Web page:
FOXBOROUGH — The box score says the Panthers beat the Patriots on Sunday, 33-30, at Gillette Stadium.
After the game, the Patriots felt otherwise.
“We lost the game ourselves,” cornerback Malcolm Butler said. “There was nothing that Carolina was doing. Basically we beat ourselves.”
“Yup,” added linebacker Kyle Van Noy. “I’d say that.”
The Patriots aren’t quite panicking about their season yet, after Sunday’s loss dropped them to 2-2. But the level of concern about the defense has reached DEFCON 1 after another day of meltdowns led to a surprising loss at home.
The Panthers became the fourth straight team to gain at least 400 yards against the Patriots, putting up 444. Cam Newton became the fourth straight quarterback to throw for at least 300 yards, lighting up the Patriots for 316 yards and three touchdowns (plus a rushing score).
But the Patriots put the blame squarely on themselves. Four times the Patriots’ communication broke down in the secondary, allowing a wide-open receiver to pick up huge chunks of yardage: Passes of 43 and 39 yards to Kelvin Benjamin, a 28-yard touchdown to Fozzy Whittaker on a screen pass, and a 10-yard touchdown pass to Devin Funchess.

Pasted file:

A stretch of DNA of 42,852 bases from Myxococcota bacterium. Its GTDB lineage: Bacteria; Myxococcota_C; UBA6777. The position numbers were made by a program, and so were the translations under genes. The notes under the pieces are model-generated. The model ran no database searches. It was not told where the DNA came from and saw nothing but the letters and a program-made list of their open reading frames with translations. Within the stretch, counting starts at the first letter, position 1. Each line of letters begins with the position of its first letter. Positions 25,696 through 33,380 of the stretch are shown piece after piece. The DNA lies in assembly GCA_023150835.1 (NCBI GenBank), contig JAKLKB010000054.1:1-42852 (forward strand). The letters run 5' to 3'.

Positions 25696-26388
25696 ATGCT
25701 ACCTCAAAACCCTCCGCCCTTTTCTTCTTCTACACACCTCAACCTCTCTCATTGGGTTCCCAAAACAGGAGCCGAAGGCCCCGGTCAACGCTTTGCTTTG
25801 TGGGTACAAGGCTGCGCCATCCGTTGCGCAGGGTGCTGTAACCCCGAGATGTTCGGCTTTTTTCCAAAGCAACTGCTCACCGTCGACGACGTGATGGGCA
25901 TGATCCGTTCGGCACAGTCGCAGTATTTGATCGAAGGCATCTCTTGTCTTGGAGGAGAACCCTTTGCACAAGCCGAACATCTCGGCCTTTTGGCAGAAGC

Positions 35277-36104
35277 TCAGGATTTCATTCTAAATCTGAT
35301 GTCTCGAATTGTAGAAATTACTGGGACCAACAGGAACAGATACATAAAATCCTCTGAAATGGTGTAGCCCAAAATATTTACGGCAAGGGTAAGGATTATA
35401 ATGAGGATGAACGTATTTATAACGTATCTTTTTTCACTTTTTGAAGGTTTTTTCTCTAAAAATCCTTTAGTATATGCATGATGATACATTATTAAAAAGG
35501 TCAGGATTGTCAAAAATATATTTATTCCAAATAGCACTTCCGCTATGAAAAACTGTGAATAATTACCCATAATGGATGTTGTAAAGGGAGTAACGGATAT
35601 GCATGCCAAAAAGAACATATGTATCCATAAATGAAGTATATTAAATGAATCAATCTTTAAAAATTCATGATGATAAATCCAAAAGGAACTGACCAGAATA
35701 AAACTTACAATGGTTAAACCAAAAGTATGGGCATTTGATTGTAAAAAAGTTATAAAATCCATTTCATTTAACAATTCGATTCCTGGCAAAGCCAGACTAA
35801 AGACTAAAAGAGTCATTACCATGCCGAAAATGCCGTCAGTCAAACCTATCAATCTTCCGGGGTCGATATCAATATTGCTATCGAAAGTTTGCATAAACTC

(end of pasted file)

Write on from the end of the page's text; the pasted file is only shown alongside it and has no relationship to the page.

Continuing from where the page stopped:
“It’s communication, it’s assignments, just busted coverages,” safety Duron Harmon said. “At the end of the day, it starts with communication. You can zone in on that.”
It’s the same problems the Patriots had in their Week 1 beatdown at the hands of the Chiefs.
Bill Belichick and defensive coordinator Matt Patricia usually have these problems fixed by Week 4. But through four weeks, the Patriots have the worst scoring defense, yardage defense, and pass defense in the NFL. And Sunday was arguably their worst performance yet, due to the shocking number of communication breakdowns.
“Basically, everybody’s not on the same page,” Butler said. “It takes time with everything, but [there] needs to be a sense of urgency right now. A quarter of the season has gone away already. It’s time to pick it up.”
Watch: Ben Volin and Joe Sullivan break down the Patriots’ loss
This was a defense that finished No. 1 in the NFL in points allowed in 2016 en route to a Super Bowl title. The secondary returned most of its key players, with one exception — swapping out Logan Ryan and adding Stephon Gilmore.
Gilmore, perhaps unsurprisingly, has been at the heart of some of the team’s most egregious communication breakdowns. Gilmore and Eric Rowe appeared to get mixed up on the 43-yard pass to Benjamin in the second quarter. And Gilmore and Devin McCourty were not on the same page on Whittaker’s wide-open, 28-yard romp into the end zone.
“It had to look like a couple idiots out there,” McCourty said. “It was just a bad play.”
Gilmore, whose illegal hands to the face penalty on third down gave the Panthers new life on their game-winning drive, took the onus for the breakdowns.
“It’s frustrating,” he said. “I’ve got to get better at the communication part.”
Gilmore may have earned a spot on the bench to start the second half, as Butler and Rowe began the third quarter at cornerback. But Rowe was hurt on the first play of the quarter, and Gilmore came back into the game.